Trains, plains and too many automobiles
04.01.2011 - 16.01.2011
Comparing the first leg of my flight from Manchester to Dubai on the A380 (worlds biggest passenger aircraft) to the second leg from Dubai to Kolkata was like comparing the boarding of a small rowing boat to the boarding of the Titanic. The analogy was however kept away from the rest of the 525 passengers. Don't mention the "T" word, whatever the mode of transport! It took a full hour to board the beast and it was too big to get a perception of through the gate window.
Us lower caste passengers were kept from exploring the private bar, beds, showers, casinos, shopping malls, jogging parks etc that existed above on the first floor, well in my mind anyway. I couldn't however complain as there was at least plenty of leg room. It was a comfortable flight as I settled down to listen to some music and watch a few movies. My grey always seems to suffer due to flight fatigue, although not as much as the extreme ditherers. On embarking the aircraft they seem to loose all concept of mental capacity, spacial awareness or indeed are unable to acknowledge the weary and frustrated queue of people also waiting to put their luggage in overhead lockers. My mental affliction, however was trying to understand the plot of the in-flight movie Wall Street 2. Maybe that was the whole point though. The finance sector doesn't want us to understand what they are doing, that is why the world is in such a mess. As Gordon Gekko would say "confusion ladies and gentlemen, confusion is good". The antithesis of this culture though was formed by the 4 very inspiring retired teachers and nurses who I sat next to on the connecting flight from Dubai to Kolkata.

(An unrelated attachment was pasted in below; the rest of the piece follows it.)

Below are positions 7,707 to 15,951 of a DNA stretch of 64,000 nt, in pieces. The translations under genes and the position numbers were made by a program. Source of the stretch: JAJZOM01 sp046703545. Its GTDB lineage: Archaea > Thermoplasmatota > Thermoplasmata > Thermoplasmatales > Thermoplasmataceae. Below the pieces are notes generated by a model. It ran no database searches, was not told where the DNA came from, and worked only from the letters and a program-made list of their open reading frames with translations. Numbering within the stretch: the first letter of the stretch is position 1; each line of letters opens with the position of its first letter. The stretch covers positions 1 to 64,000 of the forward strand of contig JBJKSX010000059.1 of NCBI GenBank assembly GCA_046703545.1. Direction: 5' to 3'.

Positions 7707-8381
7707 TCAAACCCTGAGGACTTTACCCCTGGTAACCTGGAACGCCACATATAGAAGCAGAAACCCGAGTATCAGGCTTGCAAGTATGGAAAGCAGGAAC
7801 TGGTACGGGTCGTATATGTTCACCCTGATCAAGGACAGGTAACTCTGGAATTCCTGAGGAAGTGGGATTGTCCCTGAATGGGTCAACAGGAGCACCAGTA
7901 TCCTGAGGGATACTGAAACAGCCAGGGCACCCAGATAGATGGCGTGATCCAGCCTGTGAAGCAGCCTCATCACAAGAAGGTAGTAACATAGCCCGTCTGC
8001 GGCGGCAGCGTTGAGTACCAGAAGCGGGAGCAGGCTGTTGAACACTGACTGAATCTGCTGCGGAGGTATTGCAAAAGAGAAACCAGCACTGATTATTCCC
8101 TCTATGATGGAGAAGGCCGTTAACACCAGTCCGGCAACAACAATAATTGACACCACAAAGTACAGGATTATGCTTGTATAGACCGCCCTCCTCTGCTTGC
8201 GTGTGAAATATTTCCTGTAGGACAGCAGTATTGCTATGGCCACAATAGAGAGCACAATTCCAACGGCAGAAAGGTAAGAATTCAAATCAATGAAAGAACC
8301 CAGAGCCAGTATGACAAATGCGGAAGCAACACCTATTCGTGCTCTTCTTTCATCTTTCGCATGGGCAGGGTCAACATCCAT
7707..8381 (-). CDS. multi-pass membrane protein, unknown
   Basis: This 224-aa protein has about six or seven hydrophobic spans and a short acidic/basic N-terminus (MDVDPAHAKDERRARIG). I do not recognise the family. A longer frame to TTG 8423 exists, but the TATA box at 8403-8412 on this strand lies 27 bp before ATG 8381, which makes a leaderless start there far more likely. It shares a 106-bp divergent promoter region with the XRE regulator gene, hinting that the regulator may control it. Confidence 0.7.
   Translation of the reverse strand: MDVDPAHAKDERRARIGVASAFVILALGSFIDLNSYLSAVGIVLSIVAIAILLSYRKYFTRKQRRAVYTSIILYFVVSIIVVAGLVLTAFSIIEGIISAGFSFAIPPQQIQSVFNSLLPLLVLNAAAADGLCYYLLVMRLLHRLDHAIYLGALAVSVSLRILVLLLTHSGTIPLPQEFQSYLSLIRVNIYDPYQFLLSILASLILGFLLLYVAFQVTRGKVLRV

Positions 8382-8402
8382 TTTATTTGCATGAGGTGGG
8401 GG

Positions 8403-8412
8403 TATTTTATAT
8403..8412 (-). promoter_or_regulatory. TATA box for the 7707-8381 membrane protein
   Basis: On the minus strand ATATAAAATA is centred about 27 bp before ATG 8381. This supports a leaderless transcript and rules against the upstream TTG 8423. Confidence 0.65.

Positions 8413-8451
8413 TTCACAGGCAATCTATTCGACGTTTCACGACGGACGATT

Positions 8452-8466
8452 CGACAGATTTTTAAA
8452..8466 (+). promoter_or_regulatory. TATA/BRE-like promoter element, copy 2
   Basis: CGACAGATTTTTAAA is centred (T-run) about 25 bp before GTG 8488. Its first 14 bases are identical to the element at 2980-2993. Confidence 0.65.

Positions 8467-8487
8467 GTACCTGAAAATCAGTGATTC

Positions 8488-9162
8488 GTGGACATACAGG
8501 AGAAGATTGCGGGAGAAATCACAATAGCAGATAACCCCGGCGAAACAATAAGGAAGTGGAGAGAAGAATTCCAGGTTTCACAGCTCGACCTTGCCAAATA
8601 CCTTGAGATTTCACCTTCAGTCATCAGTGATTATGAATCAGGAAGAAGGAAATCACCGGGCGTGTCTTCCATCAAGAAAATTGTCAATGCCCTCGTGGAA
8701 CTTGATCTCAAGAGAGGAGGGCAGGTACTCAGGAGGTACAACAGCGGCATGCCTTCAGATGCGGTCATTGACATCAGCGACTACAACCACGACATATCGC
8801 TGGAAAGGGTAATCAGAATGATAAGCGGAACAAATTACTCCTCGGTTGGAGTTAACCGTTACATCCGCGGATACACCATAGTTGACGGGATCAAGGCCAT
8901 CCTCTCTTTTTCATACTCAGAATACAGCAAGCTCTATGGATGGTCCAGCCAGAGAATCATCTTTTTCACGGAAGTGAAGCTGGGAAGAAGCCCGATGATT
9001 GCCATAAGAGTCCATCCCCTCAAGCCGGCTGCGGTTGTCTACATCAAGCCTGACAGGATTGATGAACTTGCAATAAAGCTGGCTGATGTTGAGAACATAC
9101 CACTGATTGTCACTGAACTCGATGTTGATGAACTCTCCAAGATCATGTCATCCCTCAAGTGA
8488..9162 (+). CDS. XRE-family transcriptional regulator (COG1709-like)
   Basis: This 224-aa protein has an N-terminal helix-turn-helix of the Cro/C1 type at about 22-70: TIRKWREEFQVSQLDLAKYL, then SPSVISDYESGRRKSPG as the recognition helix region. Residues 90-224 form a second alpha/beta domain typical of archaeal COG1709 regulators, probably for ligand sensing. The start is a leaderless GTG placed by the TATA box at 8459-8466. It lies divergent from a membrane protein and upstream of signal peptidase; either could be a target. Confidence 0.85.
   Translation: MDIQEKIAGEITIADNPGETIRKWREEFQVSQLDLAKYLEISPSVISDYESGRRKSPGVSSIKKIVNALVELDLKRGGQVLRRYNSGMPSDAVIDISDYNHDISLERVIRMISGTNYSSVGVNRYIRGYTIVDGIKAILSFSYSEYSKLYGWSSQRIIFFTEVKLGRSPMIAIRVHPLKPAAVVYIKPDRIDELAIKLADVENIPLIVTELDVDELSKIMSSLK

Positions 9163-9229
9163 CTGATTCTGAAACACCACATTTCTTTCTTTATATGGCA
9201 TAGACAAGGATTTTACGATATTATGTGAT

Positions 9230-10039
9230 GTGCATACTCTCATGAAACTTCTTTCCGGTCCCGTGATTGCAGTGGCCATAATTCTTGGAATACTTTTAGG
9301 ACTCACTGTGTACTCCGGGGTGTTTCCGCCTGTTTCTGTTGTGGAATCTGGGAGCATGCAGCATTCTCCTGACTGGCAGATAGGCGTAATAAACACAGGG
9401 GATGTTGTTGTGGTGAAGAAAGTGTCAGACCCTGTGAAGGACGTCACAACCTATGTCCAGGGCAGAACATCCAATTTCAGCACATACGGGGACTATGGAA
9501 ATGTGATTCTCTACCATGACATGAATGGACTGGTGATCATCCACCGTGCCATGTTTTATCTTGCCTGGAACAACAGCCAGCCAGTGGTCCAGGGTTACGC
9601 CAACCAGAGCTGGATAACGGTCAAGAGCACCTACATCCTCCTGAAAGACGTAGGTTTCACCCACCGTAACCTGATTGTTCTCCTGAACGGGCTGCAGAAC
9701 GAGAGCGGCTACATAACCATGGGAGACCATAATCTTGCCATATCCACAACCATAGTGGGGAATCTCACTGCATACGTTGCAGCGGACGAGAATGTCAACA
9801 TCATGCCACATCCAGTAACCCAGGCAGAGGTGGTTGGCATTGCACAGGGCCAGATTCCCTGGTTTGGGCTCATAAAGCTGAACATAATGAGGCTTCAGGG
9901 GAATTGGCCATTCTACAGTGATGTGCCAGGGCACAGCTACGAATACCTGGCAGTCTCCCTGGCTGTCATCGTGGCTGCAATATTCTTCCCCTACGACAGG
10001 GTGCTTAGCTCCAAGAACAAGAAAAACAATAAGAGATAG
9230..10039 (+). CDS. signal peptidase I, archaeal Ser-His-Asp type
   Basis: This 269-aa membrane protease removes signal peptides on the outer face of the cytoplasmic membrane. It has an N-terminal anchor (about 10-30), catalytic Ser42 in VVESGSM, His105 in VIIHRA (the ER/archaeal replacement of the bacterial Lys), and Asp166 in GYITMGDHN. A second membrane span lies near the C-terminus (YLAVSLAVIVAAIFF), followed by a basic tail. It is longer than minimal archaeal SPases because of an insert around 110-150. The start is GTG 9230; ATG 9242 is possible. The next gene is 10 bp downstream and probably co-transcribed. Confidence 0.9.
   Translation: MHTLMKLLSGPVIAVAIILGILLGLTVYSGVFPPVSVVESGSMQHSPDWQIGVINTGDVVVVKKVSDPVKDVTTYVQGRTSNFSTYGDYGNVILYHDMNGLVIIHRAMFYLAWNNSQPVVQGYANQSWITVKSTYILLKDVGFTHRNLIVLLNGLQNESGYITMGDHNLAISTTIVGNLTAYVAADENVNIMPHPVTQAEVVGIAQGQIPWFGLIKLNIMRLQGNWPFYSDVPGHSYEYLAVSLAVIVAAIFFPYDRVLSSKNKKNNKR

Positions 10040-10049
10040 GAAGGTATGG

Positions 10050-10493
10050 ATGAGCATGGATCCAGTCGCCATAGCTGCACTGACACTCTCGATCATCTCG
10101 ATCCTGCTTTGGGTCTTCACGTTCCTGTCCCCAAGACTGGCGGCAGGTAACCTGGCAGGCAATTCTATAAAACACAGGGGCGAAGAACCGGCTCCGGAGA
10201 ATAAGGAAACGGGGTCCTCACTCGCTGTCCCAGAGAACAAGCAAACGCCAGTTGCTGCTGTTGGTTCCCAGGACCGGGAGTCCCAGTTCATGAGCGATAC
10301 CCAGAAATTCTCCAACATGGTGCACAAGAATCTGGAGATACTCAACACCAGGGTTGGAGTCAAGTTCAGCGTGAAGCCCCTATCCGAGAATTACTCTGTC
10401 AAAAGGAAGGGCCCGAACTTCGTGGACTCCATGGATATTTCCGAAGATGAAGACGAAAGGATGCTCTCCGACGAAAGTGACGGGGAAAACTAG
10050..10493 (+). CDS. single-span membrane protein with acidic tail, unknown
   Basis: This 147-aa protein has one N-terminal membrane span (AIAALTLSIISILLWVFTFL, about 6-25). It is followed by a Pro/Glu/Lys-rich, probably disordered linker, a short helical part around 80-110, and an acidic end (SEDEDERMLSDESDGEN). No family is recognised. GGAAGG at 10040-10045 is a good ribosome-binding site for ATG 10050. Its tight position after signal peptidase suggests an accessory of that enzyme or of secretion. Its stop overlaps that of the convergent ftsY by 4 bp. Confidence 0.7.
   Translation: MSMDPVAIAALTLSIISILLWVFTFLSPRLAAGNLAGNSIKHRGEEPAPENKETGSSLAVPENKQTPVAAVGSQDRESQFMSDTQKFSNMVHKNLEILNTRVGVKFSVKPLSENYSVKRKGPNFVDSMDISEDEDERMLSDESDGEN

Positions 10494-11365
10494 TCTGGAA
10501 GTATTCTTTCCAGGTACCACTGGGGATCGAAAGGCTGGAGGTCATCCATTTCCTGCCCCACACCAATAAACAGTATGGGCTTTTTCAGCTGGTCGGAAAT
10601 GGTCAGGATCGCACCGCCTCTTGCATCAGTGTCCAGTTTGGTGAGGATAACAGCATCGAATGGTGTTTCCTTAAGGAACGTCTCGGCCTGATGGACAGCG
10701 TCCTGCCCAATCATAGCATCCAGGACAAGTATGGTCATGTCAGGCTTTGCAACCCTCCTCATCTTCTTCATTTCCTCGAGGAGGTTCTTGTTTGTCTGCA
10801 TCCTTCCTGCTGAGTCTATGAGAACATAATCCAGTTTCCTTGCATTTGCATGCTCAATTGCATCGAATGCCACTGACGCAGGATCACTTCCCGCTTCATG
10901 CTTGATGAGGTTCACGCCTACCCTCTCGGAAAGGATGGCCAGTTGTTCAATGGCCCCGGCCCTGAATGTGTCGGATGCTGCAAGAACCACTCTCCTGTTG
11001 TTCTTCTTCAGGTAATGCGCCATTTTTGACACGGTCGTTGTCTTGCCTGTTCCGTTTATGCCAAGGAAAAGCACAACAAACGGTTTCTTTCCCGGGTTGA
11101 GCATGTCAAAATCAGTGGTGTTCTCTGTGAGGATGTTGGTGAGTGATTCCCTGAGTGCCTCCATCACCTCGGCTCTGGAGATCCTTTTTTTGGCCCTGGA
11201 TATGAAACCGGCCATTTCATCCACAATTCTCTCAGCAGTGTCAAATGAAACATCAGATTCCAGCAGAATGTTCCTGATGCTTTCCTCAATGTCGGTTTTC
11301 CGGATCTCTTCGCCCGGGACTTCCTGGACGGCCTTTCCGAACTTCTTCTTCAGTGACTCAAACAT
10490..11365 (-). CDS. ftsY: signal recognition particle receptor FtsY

I was greeted at the airport on 5th On by my cousin Bunty and the family driver (a different world alright), then taken to his parents Auntie Gori and Uncle Nilhu. The are clearly getting on as are my other Auntie and Uncle (Roma and Tapan). Roma is ill at the moment (though getting better) hence It was thought that it be best if I didn't stay in their roof top ensuite guest room. As usual though I have been made to feel very welcome and was fed on excellent A380 sized Bengal meals. I had not been doing much for the first few days other than catching up with relatives and visiting a local market. We shared a bottle of whiskey and a bottle of brandy with Bunty's friends, who I have got to know over the years. We visited a couple of bars also including a bar playing live blues music. The customers were so polite and orderly, showing none of the usual drunken Brit behaviour. It must be said however that the price of a single drink exceeds many Indians daily pay. I also met up with my other cousin Rintu, her husband and her very studious teenage daughters (well the higher educations system is highly competitive).
This is my 5th trip in 14 year and Kolkata is still as hectic as ever. On the busy side streets lined with dilapidated colonial buildings, people play cricket oblivious to the incoming traffic. People still drive 100 metres when it would be clearly quicker to walk. The smog hangs in the air like in some cliched 1930s Sherlock Holmes movie, albeit with the odd cow wandering into shot. At least this time I discovered the quick and efficient metro system (the first in India). I did however hit the rugby scrum of rush hour on my way back.
On Monday 10th I left all this behind to start on a journey that would take me North Eastwards to Amritsar. After visiting family in Delhi and Lucknow I will need to be back in Kolkata for 26th January which is Gori and Nilhu's surprise 50th wedding anniversary.
The debate raging on the first part of my journey from Kolkata to Satna (the 18.15 Shirpa Express) was were we on coach or B1 or B2?. For some inexplicable reason, or possibly a curse from the Hindu god of transport chaos, the coaches had been swapped around last minute. Fortunately, to avoid bloodshed, the conductor confirmed that although it clearly stated B2 on the outside of the coach we were indeed on B1. Only in India!